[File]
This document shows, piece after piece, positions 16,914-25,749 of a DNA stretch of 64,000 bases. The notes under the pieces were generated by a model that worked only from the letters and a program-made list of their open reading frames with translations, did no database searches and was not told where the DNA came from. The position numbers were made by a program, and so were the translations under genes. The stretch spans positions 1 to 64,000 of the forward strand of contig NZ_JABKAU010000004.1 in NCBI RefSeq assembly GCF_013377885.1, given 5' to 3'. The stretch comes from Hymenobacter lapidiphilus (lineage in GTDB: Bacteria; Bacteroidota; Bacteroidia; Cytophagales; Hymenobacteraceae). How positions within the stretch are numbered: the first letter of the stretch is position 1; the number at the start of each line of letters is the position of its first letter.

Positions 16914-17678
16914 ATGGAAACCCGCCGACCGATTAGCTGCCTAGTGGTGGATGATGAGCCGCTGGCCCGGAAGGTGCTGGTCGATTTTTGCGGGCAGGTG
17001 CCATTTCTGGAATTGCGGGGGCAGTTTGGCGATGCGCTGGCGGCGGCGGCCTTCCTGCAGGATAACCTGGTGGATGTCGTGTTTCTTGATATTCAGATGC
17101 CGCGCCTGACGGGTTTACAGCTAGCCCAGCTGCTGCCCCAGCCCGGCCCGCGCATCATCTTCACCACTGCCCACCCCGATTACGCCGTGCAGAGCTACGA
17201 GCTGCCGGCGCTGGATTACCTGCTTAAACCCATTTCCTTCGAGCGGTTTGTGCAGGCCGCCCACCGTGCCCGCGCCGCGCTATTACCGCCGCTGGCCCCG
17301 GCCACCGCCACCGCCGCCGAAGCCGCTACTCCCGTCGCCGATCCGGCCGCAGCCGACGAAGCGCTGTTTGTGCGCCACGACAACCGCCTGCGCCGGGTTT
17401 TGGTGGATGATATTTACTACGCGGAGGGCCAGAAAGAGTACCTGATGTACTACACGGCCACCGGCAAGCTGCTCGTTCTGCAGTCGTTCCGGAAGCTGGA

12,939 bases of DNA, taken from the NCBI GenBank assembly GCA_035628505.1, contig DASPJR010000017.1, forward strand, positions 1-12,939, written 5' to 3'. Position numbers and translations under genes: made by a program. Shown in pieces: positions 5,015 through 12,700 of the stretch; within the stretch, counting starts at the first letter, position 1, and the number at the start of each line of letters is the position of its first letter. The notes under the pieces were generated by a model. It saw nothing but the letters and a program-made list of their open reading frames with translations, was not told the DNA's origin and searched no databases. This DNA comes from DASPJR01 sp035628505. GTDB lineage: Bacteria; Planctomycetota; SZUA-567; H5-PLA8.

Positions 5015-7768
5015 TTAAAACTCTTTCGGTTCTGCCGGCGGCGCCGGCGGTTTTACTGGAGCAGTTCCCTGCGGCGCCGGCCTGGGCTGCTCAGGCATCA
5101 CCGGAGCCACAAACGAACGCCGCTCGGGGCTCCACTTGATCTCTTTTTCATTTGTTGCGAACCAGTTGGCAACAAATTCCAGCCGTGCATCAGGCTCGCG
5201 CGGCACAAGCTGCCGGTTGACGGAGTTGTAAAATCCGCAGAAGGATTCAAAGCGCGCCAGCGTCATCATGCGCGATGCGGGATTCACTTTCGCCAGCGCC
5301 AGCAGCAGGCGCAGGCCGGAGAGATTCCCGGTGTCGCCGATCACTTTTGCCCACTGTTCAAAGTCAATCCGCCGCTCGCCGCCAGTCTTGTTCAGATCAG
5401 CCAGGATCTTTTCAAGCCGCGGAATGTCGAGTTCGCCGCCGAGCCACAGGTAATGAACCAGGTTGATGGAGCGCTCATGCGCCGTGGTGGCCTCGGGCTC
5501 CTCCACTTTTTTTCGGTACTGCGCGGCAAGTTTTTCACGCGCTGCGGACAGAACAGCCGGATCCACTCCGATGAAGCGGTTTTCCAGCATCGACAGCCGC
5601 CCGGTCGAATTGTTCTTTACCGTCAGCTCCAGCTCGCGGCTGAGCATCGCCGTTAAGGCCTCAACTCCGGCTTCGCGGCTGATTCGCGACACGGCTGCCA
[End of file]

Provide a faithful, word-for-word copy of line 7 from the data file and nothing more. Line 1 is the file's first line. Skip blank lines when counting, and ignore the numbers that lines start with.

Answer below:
17301 GCCACCGCCACCGCCGCCGAAGCCGCTACTCCCGTCGCCGATCCGGCCGCAGCCGACGAAGCGCTGTTTGTGCGCCACGACAACCGCCTGCGCCGGGTTT